Training organisations will launch a new Modern Apprenticeship (MA) scheme in a matter of weeks, in the latest bid to ease the UK's shortage of IT professionals.
The controversial programme has been redesigned to make it more relevant to employers and candidates, following...
concerns that youngsters are dropping out before they complete their qualifications.
The move follows research by Microsoft and IDC, which shows the UK will be short of 300,000 IT professionals within three years.
The IT National Training Organisation (ITNTO), is pressing the Government to back the MA with a campaign to encourage IT departments to train more young people.
"We need to show youngsters what IT is about. If we get 1% or 2% new blood then we'll have a big impact on the skills shortage," said Gordon Greaves, director of ITNTO, which administers the MA.
EDS, IBM, Norwich Union and the Royal Bank of Scotland are among those backing the scheme, which has attracted 6,000 youngsters over the past three years.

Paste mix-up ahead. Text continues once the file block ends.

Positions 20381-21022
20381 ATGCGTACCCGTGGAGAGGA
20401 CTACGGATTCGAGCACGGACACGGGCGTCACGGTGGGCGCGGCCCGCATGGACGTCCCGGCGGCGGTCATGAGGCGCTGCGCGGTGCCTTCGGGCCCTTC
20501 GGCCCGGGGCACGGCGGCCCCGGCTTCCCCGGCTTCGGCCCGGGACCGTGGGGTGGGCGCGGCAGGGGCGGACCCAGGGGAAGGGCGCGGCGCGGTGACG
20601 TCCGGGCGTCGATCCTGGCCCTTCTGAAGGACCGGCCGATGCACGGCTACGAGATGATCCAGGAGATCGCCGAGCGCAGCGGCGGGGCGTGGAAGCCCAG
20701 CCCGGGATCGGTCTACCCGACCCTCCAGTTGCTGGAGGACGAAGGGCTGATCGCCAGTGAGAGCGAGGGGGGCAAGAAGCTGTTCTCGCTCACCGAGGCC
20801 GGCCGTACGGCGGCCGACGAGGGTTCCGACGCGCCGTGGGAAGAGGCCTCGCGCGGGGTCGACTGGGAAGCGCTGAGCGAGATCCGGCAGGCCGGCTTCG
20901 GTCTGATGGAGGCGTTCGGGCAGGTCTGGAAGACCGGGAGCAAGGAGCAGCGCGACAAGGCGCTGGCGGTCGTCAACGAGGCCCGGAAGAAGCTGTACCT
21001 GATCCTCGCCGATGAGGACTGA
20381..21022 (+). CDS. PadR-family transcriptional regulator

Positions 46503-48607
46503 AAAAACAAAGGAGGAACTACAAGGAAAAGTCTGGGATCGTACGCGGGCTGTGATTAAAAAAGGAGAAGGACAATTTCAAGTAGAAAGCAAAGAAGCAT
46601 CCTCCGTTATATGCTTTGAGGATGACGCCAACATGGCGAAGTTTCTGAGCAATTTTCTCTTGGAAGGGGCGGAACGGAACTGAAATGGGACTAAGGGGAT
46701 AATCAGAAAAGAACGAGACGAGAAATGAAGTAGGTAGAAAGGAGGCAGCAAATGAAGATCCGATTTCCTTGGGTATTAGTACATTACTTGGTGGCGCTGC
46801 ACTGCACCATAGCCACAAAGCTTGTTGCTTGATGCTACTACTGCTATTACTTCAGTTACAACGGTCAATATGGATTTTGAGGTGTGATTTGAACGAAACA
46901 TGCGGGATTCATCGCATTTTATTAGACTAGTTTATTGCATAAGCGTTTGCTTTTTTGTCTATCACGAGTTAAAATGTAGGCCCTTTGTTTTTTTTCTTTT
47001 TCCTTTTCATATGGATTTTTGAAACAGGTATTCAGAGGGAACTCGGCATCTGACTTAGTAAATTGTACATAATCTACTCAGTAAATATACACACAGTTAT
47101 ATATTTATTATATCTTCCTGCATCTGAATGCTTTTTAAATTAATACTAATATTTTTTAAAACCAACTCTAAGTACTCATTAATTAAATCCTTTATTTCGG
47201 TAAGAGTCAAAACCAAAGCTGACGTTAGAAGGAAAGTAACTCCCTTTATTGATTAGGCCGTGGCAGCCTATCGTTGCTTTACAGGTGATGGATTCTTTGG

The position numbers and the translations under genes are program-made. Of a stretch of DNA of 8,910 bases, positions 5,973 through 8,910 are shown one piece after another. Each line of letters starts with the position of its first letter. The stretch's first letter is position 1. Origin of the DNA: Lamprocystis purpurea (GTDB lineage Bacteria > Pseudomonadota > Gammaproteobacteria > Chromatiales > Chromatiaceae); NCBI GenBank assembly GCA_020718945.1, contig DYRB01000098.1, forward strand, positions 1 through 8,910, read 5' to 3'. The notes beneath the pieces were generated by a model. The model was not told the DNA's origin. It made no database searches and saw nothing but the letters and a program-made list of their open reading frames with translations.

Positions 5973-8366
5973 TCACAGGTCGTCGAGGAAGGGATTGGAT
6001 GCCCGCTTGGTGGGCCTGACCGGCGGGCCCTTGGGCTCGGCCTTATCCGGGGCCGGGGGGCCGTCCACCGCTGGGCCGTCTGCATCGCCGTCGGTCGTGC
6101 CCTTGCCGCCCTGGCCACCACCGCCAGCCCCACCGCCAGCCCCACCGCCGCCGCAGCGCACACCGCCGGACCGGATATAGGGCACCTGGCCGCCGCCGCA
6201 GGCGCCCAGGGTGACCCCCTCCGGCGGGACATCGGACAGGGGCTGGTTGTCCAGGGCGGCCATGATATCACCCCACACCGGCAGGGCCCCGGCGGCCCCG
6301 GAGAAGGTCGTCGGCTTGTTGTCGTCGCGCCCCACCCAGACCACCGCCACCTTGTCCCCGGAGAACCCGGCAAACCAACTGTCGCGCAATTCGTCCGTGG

The scheme offers school leavers and graduates training in IT skills over three or four years, through a combination of work experience and classroom training. Companies can claim subsidies if they take on youngsters under the age of 25.
But the scheme, currently under review, ran into controversy after it emerged that a significant number of youngsters starting MAs are failing to complete their training.
The ITNO believes a combination of poor training, and growing pressure on employers is having a significant effect.
The new scheme is designed to appeal directly to employers by combining work experience, NVQs, and Key Skills qualifications with training in vendor-specific skills.
In future candidates will be selected more carefully to ensure they are capable of completing the course. Candidates, employers and external training providers will be expected to work more closely to develop suitable training programmes.
ITNTO claims its revised IT Modern Apprenticeship, due to be presented to the Government next month, could make significant inroads into the skills shortage, providing it receives the right Government backing.